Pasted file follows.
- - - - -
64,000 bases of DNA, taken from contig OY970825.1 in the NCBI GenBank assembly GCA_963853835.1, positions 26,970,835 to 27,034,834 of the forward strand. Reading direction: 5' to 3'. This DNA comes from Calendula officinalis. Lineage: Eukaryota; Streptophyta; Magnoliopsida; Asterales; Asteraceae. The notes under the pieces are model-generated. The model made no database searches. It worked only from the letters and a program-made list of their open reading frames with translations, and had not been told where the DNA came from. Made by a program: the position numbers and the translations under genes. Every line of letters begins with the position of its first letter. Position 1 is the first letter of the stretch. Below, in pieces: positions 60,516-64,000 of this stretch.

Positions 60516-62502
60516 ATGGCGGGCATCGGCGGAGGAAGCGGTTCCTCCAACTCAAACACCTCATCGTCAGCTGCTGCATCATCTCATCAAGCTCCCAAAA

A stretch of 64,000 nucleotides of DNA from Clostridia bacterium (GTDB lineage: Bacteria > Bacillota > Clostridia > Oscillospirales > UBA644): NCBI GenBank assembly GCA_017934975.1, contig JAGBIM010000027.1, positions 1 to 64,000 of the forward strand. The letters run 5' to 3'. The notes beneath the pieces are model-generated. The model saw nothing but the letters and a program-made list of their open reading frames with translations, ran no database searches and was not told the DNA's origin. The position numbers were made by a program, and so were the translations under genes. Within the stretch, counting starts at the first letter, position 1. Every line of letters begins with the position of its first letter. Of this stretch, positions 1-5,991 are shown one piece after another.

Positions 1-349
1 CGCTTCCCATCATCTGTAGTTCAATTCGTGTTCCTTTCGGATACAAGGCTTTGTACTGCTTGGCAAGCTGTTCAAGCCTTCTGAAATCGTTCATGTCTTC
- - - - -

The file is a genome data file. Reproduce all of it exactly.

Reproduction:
64,000 bases of DNA, taken from contig OY970825.1 in the NCBI GenBank assembly GCA_963853835.1, positions 26,970,835 to 27,034,834 of the forward strand. Reading direction: 5' to 3'. This DNA comes from Calendula officinalis. Lineage: Eukaryota; Streptophyta; Magnoliopsida; Asterales; Asteraceae. The notes under the pieces are model-generated. The model made no database searches. It worked only from the letters and a program-made list of their open reading frames with translations, and had not been told where the DNA came from. Made by a program: the position numbers and the translations under genes. Every line of letters begins with the position of its first letter. Position 1 is the first letter of the stretch. Below, in pieces: positions 60,516-64,000 of this stretch.

Positions 60516-62502
60516 ATGGCGGGCATCGGCGGAGGAAGCGGTTCCTCCAACTCAAACACCTCATCGTCAGCTGCTGCATCATCTCATCAAGCTCCCAAAA

A stretch of 64,000 nucleotides of DNA from Clostridia bacterium (GTDB lineage: Bacteria > Bacillota > Clostridia > Oscillospirales > UBA644): NCBI GenBank assembly GCA_017934975.1, contig JAGBIM010000027.1, positions 1 to 64,000 of the forward strand. The letters run 5' to 3'. The notes beneath the pieces are model-generated. The model saw nothing but the letters and a program-made list of their open reading frames with translations, ran no database searches and was not told the DNA's origin. The position numbers were made by a program, and so were the translations under genes. Within the stretch, counting starts at the first letter, position 1. Every line of letters begins with the position of its first letter. Of this stretch, positions 1-5,991 are shown one piece after another.

Positions 1-349
1 CGCTTCCCATCATCTGTAGTTCAATTCGTGTTCCTTTCGGATACAAGGCTTTGTACTGCTTGGCAAGCTGTTCAAGCCTTCTGAAATCGTTCATGTCTTC